In the first place, an addition is about to be made to the capital of the colony, not as a balance for exports, the produce of many years’ labour—but an absolute addition, without any equivalent being rendered to the source from which it comes—of probably not less than 1,200,000 l. sterling, or about eight times the value of all the sheep at present in the colony.
In the next place, we have discovered a market where we can be supplied with sheep of equal if not superior quality, at nearly one half the distance, and at a much cheaper rate than in Europe. This is no other than New South Wales itself, which has already begun to export these valuable animals; and from the largeness of the stock and the rapidity with which they increase, constantly doubling their numbers in about two years and a half, there is no risk in our demand, however extensive, making any sensible impression on their means of supplying us.
The first investment has already arrived in Cape Town. It consists of thirty males of the pure Saxon breed, selected from the flock of Alexander Riley, Esq., of Raby.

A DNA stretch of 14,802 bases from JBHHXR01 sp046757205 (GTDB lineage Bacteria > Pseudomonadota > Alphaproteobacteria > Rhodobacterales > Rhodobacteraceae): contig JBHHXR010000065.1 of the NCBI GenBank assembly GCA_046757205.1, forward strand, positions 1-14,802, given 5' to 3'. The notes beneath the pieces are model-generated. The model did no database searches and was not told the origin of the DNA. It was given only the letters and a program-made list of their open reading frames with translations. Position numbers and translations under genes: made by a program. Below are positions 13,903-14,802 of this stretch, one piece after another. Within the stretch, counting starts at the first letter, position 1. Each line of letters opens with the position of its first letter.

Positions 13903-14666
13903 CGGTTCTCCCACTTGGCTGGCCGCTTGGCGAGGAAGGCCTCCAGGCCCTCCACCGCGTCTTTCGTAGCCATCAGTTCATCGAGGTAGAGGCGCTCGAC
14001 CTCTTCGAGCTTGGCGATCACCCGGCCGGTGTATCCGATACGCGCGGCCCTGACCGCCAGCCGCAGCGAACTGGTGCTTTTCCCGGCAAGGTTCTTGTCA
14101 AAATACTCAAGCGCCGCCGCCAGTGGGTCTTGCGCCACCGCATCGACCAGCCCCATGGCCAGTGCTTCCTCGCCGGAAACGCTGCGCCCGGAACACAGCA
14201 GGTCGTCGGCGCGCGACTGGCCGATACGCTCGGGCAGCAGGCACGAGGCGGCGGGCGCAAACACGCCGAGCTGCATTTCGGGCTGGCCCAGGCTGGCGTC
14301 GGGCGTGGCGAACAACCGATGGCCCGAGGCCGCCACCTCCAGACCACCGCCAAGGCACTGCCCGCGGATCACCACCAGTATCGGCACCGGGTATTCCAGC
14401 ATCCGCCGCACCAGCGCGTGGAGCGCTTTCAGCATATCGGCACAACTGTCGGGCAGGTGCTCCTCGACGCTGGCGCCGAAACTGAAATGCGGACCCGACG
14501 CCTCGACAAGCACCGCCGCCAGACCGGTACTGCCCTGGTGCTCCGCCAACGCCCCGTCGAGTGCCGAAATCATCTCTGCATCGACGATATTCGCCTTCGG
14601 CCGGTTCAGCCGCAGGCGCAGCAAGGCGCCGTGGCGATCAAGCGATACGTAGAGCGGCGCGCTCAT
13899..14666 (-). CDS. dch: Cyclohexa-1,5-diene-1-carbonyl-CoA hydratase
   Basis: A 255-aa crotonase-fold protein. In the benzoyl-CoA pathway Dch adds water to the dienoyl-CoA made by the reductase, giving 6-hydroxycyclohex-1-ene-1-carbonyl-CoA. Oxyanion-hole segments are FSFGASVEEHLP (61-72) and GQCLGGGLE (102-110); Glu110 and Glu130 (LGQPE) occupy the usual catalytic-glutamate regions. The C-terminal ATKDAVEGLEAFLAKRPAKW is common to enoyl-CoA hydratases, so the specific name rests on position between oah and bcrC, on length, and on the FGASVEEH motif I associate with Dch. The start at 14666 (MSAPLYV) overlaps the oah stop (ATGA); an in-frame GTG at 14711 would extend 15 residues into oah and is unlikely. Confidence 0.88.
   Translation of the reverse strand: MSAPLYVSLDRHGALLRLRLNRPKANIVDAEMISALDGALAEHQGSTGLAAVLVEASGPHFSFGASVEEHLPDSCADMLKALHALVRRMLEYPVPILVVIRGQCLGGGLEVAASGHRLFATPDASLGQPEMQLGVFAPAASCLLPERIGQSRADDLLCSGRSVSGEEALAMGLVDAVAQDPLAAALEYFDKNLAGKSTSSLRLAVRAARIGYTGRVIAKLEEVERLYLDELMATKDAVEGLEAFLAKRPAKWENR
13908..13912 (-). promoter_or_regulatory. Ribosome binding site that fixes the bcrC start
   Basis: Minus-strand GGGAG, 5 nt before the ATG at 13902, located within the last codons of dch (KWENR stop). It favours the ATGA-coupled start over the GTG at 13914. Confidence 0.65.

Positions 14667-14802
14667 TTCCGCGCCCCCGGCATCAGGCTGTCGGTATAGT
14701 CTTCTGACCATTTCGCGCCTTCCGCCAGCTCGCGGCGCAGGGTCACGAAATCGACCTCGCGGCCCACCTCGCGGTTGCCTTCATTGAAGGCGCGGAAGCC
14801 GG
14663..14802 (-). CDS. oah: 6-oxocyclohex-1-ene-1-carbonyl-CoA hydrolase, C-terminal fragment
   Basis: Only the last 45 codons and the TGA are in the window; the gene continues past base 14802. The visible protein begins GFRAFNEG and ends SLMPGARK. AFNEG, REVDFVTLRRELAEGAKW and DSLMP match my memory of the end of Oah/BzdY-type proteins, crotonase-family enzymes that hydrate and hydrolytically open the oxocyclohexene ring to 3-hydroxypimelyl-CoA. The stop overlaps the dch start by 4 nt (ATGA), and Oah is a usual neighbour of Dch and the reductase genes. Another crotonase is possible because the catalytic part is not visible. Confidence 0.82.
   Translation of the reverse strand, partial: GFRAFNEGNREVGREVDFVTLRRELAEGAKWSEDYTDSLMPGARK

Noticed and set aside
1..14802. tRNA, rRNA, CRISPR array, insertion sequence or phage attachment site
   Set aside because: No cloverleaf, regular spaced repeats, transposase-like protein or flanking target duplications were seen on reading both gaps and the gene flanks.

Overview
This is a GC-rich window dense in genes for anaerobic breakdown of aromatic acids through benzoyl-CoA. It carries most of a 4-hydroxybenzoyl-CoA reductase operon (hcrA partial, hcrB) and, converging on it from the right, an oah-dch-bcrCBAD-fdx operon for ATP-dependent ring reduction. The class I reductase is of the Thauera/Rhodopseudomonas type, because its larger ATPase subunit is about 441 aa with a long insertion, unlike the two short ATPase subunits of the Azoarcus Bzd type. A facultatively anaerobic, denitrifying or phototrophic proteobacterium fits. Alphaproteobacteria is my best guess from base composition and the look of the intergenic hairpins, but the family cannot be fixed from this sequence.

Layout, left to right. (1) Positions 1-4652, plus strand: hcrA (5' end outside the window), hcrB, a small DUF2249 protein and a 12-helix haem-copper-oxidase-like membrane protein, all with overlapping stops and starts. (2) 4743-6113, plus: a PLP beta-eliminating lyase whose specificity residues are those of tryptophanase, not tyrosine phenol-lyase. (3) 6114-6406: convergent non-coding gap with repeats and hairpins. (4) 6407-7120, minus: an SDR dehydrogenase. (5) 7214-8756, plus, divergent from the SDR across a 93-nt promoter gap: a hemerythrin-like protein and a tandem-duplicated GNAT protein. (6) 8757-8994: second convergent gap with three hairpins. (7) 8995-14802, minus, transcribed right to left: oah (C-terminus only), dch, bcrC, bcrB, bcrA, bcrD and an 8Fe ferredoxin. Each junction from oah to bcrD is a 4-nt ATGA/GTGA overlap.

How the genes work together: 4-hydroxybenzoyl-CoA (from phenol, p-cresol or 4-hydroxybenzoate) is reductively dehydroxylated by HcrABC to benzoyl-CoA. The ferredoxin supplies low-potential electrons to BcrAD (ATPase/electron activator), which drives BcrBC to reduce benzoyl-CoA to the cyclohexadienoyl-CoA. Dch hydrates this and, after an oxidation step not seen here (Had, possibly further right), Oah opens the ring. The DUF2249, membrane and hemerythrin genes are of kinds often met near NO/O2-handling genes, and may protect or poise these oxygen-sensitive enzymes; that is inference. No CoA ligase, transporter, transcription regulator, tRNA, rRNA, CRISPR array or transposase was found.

The history of this Saxon breed is also worthy of notice, as it affords another instance of the wonderful results of sheep farming. They come originally from Spain, where they are called Merinos. The late King of Saxony, when elector, was the first who introduced them into his dominions. He purchased a small flock from the King of Spain, and exerted so much diligence and care in promoting their growth, that they soon succeeded better in Germany than in Spain itself. In the London market, in March 1832, the best Saxon wool of the Electoral flocks, sold at from 4 s. to 6 s. 6 d. per lb.; while the best Spanish wool, the Leonesa, fetched no more than from 2 s. to 2 s. 9 d. And as to their increase, the following fact may suffice:—In 1830 there were imported from Germany into the British market alone, 26,073,822 lbs.; while the quantity imported from Spain did not exceed 1,643,515 lbs.